Bakoumba, the mandrill forest
Marie Charpentier, an evolutionary biologist at the CEFE (Centre d ' Ecologie Fonctionnelle et Evolutive, Montpellier, France) and coordinator of the Mandrillus project (created in early 2012, until April 2013 at Lékédi Park in the province of Upper Ogowe Gabon). There, She has followed, during a year and an half, a population of mandrills in the wild in order to understand the social structure of a group and its impact on the health of its individuals.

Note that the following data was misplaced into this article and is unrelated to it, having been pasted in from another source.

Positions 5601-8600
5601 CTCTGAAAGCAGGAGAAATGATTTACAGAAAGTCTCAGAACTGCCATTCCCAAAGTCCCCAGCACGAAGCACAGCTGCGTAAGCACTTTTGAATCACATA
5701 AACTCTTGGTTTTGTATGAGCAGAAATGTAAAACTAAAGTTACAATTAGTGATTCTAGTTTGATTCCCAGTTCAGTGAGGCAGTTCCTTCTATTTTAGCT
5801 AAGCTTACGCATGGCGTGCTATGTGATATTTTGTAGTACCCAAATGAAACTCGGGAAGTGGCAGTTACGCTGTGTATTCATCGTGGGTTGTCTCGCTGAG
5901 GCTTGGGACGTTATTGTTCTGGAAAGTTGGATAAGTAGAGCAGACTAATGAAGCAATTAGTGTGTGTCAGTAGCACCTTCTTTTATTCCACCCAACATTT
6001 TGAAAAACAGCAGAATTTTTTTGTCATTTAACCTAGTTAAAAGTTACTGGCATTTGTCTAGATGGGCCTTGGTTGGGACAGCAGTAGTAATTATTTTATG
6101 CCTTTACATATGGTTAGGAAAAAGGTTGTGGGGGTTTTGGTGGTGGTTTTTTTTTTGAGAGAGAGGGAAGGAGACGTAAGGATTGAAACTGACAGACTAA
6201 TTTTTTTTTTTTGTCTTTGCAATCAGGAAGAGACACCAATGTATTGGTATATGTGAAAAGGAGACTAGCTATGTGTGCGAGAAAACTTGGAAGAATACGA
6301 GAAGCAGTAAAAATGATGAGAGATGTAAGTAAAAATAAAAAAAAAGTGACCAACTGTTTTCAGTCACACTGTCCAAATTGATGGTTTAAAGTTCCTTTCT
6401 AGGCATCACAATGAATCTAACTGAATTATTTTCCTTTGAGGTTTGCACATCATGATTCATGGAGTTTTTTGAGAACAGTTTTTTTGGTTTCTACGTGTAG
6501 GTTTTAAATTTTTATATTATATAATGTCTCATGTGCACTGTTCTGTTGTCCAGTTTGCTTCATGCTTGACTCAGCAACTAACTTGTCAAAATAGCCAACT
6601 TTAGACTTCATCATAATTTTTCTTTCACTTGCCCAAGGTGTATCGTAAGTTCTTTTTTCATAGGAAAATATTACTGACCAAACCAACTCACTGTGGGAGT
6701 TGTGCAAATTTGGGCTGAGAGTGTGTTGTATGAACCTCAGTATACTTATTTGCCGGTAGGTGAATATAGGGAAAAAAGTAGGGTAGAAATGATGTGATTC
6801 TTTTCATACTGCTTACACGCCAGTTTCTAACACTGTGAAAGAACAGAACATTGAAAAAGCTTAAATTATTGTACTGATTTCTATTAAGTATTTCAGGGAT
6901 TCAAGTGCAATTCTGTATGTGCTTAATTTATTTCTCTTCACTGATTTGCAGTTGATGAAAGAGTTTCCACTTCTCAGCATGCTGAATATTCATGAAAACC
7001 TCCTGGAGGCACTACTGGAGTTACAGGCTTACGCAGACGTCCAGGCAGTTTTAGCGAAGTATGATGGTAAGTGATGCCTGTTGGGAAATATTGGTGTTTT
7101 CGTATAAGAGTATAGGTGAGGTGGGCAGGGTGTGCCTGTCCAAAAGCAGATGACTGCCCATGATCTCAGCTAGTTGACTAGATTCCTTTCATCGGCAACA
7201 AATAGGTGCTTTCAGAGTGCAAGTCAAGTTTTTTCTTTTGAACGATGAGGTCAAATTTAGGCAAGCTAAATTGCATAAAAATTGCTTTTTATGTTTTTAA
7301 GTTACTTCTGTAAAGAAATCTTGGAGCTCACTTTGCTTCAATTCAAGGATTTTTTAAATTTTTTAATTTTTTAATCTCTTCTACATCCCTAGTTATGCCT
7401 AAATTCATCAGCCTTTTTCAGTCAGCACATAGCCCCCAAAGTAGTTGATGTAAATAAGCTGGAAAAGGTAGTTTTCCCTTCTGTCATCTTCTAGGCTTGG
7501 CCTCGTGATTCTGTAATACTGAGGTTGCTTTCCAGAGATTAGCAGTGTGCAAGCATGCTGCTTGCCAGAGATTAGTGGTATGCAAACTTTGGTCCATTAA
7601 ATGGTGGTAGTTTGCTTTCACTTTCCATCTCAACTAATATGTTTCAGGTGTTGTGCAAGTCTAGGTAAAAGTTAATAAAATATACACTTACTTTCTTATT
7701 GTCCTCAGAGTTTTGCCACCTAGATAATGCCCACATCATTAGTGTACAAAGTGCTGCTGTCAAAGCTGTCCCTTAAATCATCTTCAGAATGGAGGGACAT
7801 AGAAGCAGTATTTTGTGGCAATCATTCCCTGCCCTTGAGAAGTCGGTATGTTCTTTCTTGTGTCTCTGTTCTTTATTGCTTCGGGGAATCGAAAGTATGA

Her research focuses on the influence of genetic relatedness between individuals on the evolution of sociality and shows the importance of paternal kinship. Indeed, individuals related by father are suspected to share a special relationship following the example of the ones related to their mother. With members of her field crew, who are residents of the nearby village of Bakoumba, they identify, record, collect and observe the behavior of these Mandrills in the wild (some are equipped with collar transmitters). After several mandrill catches campaigns and laboratory analyzes on the field and at CEFE, Marie Charpentier hopes to get answers to her questions.